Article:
I got embarrassingly drunk at a work event

A reader writes:

I’m seeking advice on how to apologize to several senior leaders in my company for my irresponsible and offensive drunken behavior at a recent work event. I had attended this event twice prior and had no such issues. This year, I put myself in a situation in which I should have stopped drinking at a certain point and did not. In turn, I do not remember numerous inappropriate things I said, displayed questionable behavior in front of people I should not have, and am currently facing an HR write-up.

I made some very insecure comments about my job performance and how I’d never measure up to another in the office. And I was too close for comfort to some of my coworkers, which made others feel uncomfortable (put my arm around someone or playfully pushed them), and unfortunately also engaged in inappropriate behavior with a coworker in a bar in the company of other coworkers and brokers.

Another manager in my office sat me down and explained all of the concerns that were voiced to her. I have yet to discuss with my own boss and have a job that rests on my reputation. Is there a way to rebound from a situation like this?

I answer this question over at Inc. today, where I’m revisiting letters that have been buried in the archives here from years ago (and sometimes updating/expanding my answers to them). You can read it here.

{ 126 comments… read them below }

  1. What's with today, today?*

    Obligatory drunk co-worker spouse story. I’ve told this on AAM before.

    We are a very small, family-owned media company. At an office Christmas party about 8 or 9 years ago, a co-worker’s wife got super wasted. As they were leaving, the sales manager (owner’s son) jokingly asked if she wanted another glass of wine. She replied, “Why don’t you eat my ass?”

    We haven’t had alcohol at a work party since.

    1. irene adler*

      I dunno. Serving alcohol might make for a very entertaining party. Might even be less expensive than hiring someone to entertain.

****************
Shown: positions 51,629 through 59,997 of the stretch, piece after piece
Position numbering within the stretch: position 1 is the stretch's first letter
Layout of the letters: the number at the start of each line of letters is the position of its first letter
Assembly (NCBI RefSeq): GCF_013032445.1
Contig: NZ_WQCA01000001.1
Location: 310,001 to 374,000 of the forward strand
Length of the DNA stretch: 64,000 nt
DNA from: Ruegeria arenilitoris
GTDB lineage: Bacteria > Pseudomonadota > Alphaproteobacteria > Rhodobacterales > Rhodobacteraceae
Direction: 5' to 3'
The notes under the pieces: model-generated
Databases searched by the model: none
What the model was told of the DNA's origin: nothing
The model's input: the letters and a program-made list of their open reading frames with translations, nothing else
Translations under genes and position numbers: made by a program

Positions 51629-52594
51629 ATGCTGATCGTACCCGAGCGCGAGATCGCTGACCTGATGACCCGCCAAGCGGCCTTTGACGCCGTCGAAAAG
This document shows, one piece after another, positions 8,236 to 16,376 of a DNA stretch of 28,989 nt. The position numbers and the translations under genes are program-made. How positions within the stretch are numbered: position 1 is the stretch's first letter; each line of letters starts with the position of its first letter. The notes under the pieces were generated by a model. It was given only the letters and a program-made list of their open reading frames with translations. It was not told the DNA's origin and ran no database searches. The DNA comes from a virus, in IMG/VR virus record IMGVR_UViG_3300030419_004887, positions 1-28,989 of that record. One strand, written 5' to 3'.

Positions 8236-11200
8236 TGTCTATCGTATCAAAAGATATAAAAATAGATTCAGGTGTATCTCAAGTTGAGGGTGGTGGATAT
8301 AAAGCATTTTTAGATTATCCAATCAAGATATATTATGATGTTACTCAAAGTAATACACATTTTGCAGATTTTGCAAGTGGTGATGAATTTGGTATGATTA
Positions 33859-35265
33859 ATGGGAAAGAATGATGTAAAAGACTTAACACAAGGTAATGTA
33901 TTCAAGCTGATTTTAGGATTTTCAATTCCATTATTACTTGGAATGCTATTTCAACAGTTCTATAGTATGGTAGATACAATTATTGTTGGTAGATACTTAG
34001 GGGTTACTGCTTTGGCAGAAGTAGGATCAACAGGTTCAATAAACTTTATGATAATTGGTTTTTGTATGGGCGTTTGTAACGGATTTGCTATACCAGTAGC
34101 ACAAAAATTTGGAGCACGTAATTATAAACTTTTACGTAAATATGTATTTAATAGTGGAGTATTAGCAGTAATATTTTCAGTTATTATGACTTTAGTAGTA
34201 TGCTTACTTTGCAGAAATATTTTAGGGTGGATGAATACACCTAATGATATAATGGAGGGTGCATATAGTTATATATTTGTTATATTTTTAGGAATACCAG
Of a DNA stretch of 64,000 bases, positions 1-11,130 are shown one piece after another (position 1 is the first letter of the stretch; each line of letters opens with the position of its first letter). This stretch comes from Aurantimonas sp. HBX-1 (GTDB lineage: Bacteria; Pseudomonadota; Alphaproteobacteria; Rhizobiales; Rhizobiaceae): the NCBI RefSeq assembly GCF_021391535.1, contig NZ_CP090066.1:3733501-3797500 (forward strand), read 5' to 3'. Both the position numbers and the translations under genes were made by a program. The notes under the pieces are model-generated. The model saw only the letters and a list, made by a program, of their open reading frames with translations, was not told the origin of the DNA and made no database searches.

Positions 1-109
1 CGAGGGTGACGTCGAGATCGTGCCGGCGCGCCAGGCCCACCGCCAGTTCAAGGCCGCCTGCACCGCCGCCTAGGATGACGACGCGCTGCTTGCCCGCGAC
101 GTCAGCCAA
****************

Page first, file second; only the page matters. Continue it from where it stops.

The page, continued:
2. LadyL*

      I like her style, and I would be delighted to attend any office gathering with her, with or without alcohol.

    3. MicroManagered*

      I know this isn’t the response I’m supposed to have…. but I want to drink with that woman LOL

  2. uranus wars*

    I think Alison’s advice is spot on here. It can be mortifying, but it is recoverable.

    Early in my tenure at a company I got drunk at a non-work event but co-workers and their spouses present (we were at a bar watching a playoff game on a Saturday night) and ended up sleeping on a co-workers couch. While I didn’t do quite what OP did, my teetotaler and super judgmental boss found out and pretty much wrote me off as a massively unprofessional and untrustworthy employee. I apologized and became the picture of professionalism and absolutely never again drank at a company function or in the presence of co-workers.

    It took less than 6 months for me to get back in the good graces of management and in a year we were joking around about it – but for the remainder of my time there I still did not touch alcohol.

    1. SoCalHR*

      That seems like an unreasonably harsh reaction from your boss (which I guess makes sense according to how you described said boss). It was a non-work event and you drank too much but didn’t do anything egregious while drunk…that should have been looked over pretty quickly. But I commend you doing what it took to repair your reputation (even though I don’t think it should have been THAT damaged).

      1. uranus wars*

        Oh, I wholeheartedly agree with both you and Roscoe that it’s ridiculous the boss even found out about it, let alone let it bleed into work, but I do think you can overcome it if you put your mind to it.

        And yes, it took me awhile to realize the company how far across the work/personal boundary this entire company tended to go.

      2. Kathleen_A*

        I think Uranus Wars’ boss was ridiculous and harsh…but then, there are things that would make me write off a coworker as an “unprofessional and untrustworthy employee” even if done at a non-work event. Drinking a little too much doesn’t push any of my “it’s unprofessional and untrustworthy even though it was done on their off-time” buttons, but there are actions that would – and I think there are for most people. I don’t want to to get sidetracked by specifics, so I’ll keep this vague, but if I found that someone I had until then liked did something in their private life that demonstrated a high degree of selfishness or thoughtlessness or otherwise indicated a lack of character, yes, I would think less of them both personally and professionally. I think most people would do the same, it’s just that we don’t have the same criteria for what demonstrates a high degree of selfishness or thoughtlessness or otherwise indicates a lack of character. :-)

  3. Eric*

    Not a huge fan of suggesting OP uses the phrase “one too many” in this case. It makes it seem that you think that your alcohol intake was just a little too much, rather than far over the line, which it sounds like OP agrees it was.